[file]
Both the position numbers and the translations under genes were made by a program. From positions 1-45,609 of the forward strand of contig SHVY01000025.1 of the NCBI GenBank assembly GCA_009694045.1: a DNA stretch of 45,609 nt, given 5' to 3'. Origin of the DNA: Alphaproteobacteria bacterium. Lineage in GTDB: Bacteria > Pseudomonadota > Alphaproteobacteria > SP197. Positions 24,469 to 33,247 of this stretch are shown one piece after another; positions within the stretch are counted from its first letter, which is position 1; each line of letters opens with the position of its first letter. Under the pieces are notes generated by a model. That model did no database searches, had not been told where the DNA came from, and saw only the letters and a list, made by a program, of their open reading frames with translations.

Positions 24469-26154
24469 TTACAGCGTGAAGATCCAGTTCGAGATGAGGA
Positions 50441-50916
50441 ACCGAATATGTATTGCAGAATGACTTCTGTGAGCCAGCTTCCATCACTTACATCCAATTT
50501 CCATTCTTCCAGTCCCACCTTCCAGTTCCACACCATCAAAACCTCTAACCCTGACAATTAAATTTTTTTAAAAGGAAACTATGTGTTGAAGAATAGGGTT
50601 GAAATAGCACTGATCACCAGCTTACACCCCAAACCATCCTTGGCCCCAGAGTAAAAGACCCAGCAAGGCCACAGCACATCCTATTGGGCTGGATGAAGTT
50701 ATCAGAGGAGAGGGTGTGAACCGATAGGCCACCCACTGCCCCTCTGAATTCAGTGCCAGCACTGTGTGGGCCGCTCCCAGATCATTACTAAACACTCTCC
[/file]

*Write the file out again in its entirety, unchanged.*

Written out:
Both the position numbers and the translations under genes were made by a program. From positions 1-45,609 of the forward strand of contig SHVY01000025.1 of the NCBI GenBank assembly GCA_009694045.1: a DNA stretch of 45,609 nt, given 5' to 3'. Origin of the DNA: Alphaproteobacteria bacterium. Lineage in GTDB: Bacteria > Pseudomonadota > Alphaproteobacteria > SP197. Positions 24,469 to 33,247 of this stretch are shown one piece after another; positions within the stretch are counted from its first letter, which is position 1; each line of letters opens with the position of its first letter. Under the pieces are notes generated by a model. That model did no database searches, had not been told where the DNA came from, and saw only the letters and a list, made by a program, of their open reading frames with translations.

Positions 24469-26154
24469 TTACAGCGTGAAGATCCAGTTCGAGATGAGGA
Positions 50441-50916
50441 ACCGAATATGTATTGCAGAATGACTTCTGTGAGCCAGCTTCCATCACTTACATCCAATTT
50501 CCATTCTTCCAGTCCCACCTTCCAGTTCCACACCATCAAAACCTCTAACCCTGACAATTAAATTTTTTTAAAAGGAAACTATGTGTTGAAGAATAGGGTT
50601 GAAATAGCACTGATCACCAGCTTACACCCCAAACCATCCTTGGCCCCAGAGTAAAAGACCCAGCAAGGCCACAGCACATCCTATTGGGCTGGATGAAGTT
50701 ATCAGAGGAGAGGGTGTGAACCGATAGGCCACCCACTGCCCCTCTGAATTCAGTGCCAGCACTGTGTGGGCCGCTCCCAGATCATTACTAAACACTCTCC